Balsamic Fig Jam

This luxurious Balsamic Fig Jam improves breakfast spreads, increases the appeal of baked goods, and creates unforgettable savory bites. It makes for a unique gift, too! {Jump to Recipe}

Balsamic Fig Jam // FoodNouveau.com

Fresh figs: love ʼem or hate ʼem? Fresh figs have a unique texture, a honeyed sweetness, and a mellow, earthy taste—but a perfect fresh fig can be difficult to find. Like many other fruits, the flavor of imperfect fresh figs can be improved tenfold by macerating them in sugar for a short amount of time. I like to use short-macerated figs in salads or over yogurt or oatmeal for breakfast—but if I’m lucky enough to score a large quantity of figs for cheap, I’ll turn them into a sweet treat no one can resist: Balsamic Fig Jam.

This Balsamic Fig Jam is made in three steps:

  • Fruit maceration
  • First boil, then overnight rest
  • Second boil, then preserve

The first step, fruit maceration, allows figs to “loosen up” and start releasing their juices. This step is especially important if you have imperfect, or not quite ripe, figs on your hands. Macerating the figs will wake up their subtle flavor.

The second step, the first boil followed by an overnight rest, softens the fig skin and flesh, allowing it to become glassy and super jammy in the final step.

The final step, the second boil, turns the concoction into a proper, dreamy jam you can jar and preserve the way you would any other jams. (See the recipe note for instructions for sterilizing jars and lids for preserving.) I like to divide the jam between small jars, which are perfect for gifting. I also find that a smaller format easily allows you to go through it in one sitting, which means you won’t be stuck with storing yet another half-empty jam jar in the fridge.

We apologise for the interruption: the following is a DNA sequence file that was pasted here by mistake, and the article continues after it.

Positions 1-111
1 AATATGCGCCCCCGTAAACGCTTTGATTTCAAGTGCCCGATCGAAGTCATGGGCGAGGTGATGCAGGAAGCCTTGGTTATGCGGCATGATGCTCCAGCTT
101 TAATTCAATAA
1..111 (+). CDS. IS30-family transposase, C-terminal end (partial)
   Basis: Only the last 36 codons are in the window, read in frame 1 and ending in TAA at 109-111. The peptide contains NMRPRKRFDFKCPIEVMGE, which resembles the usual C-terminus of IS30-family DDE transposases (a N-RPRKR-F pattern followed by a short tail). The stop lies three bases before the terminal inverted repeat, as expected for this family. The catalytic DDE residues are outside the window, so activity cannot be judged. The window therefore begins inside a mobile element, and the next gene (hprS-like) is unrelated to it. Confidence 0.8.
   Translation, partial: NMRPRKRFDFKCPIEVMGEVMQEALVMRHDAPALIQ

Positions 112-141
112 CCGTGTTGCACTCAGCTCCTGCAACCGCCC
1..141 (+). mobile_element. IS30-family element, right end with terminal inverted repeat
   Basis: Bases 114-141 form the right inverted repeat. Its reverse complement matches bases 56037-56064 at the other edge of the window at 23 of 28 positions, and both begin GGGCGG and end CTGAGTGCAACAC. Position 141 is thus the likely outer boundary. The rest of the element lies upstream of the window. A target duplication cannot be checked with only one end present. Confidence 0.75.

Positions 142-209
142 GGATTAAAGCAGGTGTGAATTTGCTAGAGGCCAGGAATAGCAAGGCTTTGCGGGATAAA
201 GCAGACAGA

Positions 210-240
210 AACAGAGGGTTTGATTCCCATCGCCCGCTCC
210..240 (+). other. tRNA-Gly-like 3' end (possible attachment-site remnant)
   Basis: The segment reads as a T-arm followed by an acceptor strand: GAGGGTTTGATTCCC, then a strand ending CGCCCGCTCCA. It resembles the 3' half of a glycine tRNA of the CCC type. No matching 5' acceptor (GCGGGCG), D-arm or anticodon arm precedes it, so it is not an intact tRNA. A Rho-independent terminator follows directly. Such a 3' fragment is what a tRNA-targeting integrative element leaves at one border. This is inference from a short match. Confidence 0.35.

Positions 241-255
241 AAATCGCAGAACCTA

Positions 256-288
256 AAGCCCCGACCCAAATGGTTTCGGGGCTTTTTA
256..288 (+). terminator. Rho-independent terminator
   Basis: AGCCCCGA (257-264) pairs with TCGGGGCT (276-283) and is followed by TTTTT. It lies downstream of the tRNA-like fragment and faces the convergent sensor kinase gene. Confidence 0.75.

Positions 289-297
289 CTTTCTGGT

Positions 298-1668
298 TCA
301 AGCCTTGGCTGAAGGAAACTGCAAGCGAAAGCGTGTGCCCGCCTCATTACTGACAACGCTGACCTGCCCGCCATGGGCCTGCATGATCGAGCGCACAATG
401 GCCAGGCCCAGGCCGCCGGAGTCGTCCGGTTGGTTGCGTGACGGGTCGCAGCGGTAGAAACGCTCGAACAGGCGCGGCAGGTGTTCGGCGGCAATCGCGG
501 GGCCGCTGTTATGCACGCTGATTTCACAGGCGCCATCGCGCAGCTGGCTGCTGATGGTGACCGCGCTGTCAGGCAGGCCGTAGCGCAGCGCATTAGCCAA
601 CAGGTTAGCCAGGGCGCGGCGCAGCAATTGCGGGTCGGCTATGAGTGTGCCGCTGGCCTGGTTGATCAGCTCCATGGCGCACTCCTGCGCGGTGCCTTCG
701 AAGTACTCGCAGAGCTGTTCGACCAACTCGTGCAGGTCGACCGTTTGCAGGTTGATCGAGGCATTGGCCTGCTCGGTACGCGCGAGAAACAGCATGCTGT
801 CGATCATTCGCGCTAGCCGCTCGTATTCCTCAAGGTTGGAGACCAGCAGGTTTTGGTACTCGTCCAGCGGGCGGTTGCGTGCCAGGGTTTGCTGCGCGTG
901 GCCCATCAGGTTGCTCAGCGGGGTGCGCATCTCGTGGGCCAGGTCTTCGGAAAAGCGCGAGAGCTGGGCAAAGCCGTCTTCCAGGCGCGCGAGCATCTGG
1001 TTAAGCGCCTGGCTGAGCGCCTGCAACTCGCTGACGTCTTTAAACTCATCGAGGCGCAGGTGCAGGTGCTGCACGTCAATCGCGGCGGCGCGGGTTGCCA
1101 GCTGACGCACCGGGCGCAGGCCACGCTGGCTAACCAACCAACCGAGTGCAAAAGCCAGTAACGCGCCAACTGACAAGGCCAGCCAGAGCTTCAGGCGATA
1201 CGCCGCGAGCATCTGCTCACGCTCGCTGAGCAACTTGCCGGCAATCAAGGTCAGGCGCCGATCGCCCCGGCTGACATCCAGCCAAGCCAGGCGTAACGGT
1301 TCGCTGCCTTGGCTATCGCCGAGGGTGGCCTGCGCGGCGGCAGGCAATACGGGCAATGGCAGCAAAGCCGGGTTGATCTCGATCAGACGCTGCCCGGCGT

Balsamic Fig Jam // FoodNouveau.com

This Balsamic Fig Jam is extremely versatile. You can, of course, serve it with croissants and fresh bread for breakfast, but you can also slather it over the bottom of a pie crust (it’s an excellent flavor addition to frangipane tart), dollop it over financiers instead of using fresh figs, spoon it over vanilla bean gelato or ice cream, or spread it between the layers of a cake.

But don’t limit yourself to sweet options: The balsamic vinegar intensifies the taste of the figs, which makes this Balsamic Fig Jam perfect for savory flavor pairings, too. You can use it the way you’d use a chutney or onion confit: spoon it over terrines and hard cheeses, such as Pecorino Romano, serve it alongside cured meats, as a garnish over goat cheese or blue cheese crostini, as a pizza topping, or even as a condiment for roasted pork, chicken, or turkey.

Keep your eyes peeled for fresh figs through the fall: most grocery stores will sell them by the case while they’re in season. Buying a larger quantity means you can spare some of them to make this jam and still keep a few to enjoy fresh. If you’re lucky enough to live close to where figs grow, or even have a fig tree in your own backyard, go ahead and double or even triple this recipe. You’ll get to gift this delightful Balsamic Fig Jam throughout the holiday season!